Let’s get one thing straight - I believe all of Iowa’s basketball players are great kids, and I don’t place blame on them. They seem like good people. I’ve never heard a bad word, and they’ve managed to stay out of trouble. They dealt with a lost season and nearly matched the insane expectations the following year.

I have mad amounts of respect for the time and dedication it takes to become a successful Division I athlete, which is even more difficult during a pandemic. College athletes are a different breed. They build their lives around trying to succeed. Unfortunately, Iowa didn’t achieve its goals.
That sucks for everyone involved - the players, coaches, trainers, fans and administrators.

I’m sure that post game locker room Monday afternoon was an absolute mess, filled with tears and anger. The silence had to be sickening. Those situations are heartbreaking, and I’ve seen it first hand many times during high school events.
The thing is, those athletes aren’t the only ones who invested time into a this sport. As fans, we don’t play or practice, but we do spend more than 30 nights every winter watching one team for two hours each outing, building and tweaking our schedules to fit around tip-off, hoping for postseason success.

When that glory never comes, it’s painful.

I tuned in for every single Iowa game this year, as well as each one last season before the pandemic hit. That’s more than 60 nights spent invested in one team. Hoping and wishing for an historic outcome.
There were certainly amazing moments along the way - watching Garza rewrite the record books while becoming the program’s all-time leading scorer and putting the team on his back in the process.

That is something I’ll never forget, but it all feels so hollow.

The loss to Oregon is one of the more gut-wrenching defeats in my life. To not even make it close is probably why it stings so much.
The Hawks didn’t give themselves a chance - I knew it was over with 15 minutes left.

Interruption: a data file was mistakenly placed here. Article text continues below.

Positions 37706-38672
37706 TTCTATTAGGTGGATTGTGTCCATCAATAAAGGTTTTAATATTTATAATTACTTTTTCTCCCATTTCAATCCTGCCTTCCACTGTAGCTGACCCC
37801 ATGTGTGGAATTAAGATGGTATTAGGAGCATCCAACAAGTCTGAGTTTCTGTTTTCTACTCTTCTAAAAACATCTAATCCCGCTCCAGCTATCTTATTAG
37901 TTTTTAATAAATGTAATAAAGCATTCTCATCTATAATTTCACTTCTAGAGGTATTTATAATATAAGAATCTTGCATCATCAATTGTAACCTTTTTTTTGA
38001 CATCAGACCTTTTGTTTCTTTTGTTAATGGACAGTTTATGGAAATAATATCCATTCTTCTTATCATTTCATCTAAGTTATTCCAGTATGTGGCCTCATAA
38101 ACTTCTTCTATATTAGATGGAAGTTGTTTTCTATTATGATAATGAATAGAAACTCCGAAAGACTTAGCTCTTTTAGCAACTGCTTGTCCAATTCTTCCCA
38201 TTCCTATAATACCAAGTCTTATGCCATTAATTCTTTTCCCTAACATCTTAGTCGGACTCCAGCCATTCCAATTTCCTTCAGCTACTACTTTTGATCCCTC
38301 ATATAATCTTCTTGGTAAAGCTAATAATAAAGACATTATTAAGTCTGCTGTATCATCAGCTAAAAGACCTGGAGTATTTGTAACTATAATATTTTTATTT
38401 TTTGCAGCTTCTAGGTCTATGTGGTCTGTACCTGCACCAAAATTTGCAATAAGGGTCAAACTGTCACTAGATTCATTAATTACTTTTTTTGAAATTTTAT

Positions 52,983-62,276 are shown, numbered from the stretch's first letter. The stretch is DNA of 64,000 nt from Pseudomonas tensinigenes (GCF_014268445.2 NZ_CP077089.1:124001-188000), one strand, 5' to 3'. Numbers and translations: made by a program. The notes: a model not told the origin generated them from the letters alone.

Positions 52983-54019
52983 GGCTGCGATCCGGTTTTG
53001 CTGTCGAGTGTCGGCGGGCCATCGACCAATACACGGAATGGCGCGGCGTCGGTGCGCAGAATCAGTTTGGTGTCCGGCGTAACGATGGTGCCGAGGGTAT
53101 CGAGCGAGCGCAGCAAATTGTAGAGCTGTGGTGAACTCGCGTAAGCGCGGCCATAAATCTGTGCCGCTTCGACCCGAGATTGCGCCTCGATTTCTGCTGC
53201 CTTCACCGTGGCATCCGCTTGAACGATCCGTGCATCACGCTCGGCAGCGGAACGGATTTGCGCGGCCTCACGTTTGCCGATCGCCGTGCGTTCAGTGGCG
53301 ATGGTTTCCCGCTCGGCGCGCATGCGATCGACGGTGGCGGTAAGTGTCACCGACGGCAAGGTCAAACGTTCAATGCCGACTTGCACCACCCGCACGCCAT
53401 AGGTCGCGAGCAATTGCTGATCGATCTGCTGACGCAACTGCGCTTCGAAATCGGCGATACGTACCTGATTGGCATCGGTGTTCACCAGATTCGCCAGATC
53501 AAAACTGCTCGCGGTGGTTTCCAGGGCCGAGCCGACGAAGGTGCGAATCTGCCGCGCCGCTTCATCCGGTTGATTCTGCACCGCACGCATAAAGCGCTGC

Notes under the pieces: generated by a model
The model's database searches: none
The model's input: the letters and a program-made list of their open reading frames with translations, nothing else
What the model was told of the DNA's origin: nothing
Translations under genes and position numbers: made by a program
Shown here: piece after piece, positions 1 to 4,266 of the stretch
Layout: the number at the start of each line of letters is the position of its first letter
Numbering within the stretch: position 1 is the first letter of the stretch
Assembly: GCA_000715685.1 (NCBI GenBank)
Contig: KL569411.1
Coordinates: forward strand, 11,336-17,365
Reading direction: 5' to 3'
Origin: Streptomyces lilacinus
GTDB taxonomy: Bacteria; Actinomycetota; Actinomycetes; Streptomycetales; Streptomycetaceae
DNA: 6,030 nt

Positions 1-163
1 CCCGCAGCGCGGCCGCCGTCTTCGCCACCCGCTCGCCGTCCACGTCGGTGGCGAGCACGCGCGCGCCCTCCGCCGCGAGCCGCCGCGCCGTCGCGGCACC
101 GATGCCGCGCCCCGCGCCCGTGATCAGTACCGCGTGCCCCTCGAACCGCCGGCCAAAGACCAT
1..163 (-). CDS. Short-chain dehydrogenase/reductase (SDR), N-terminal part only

As I take time to really let the loss sink in, I begin to wonder why I even let myself have such sky-high expectations if the ensuing let down is already preordained.
It’s as if a crew attempted to scale Mount Everest with some of the best climbers in the world, only to know beforehand they are going to fall off a cliff seven-eighths of the way there.

I entered last weekend excited for a deep run. It was our first chance to take in March Madness in two years. We were deprived, but ready.
This was the team to do it. When you deploy the best player in program history, the best shooter and top assist man, as well as one of the deepest - and most experienced - rosters in the country, you’re supposed to go far.

My anxiety creeped in, eventually overtaking me. As an Iowa fan, I’m conditioned to prepare for the worst, and even then, I can’t stop the feelings of anger.  
Iowa didn’t come through when it mattered most.

This program has continually done that to us for the last few decades. The finished product never lives up to the hype.

It makes me sick.

It’d be nice if just once in my adult life I could root for a team deep into the tournament. I now know another Final Four run likely isn’t in the cards for this school. That’s OK. But to have not made a Sweet Sixteen in 23 years, that’s what really tears me apart. The Hawks haven’t even sniffed the possibility, either. They’ve made it to the second round several times, only to get their doors blown off.
We’ve been truly blessed to witness an awesome dude like Luka Garza break tons of records and produce some of the most bonkers stat lines in years. To know he never reached the Sweet Sixteen, that hits me hard.

I can only imagine how he felt this week. He clearly came to the same realization as the final seconds ticked away.

“I just feel heartbroken that I couldn’t... you know with all the work that I did, I couldn’t lead this team to where it needed to go,” Garza said during his post game conference Monday. “That’s something that’s gonna haunt me for the rest of my life.”

Ugh. That’s tough to read, and it was even tougher to watch.

Perhaps there’s a silver lining in all this. Maybe I don’t have to watch every game in its entirety. My stress levels may decrease. I may get more things done around the house. I won’t yell at the TV.

But I won’t give up. Iowa is my school, I’ll be there for the Hawks, though I likely won’t be as invested as before. It takes too much out of me.

There’s only so much pain and disappointment a man can take.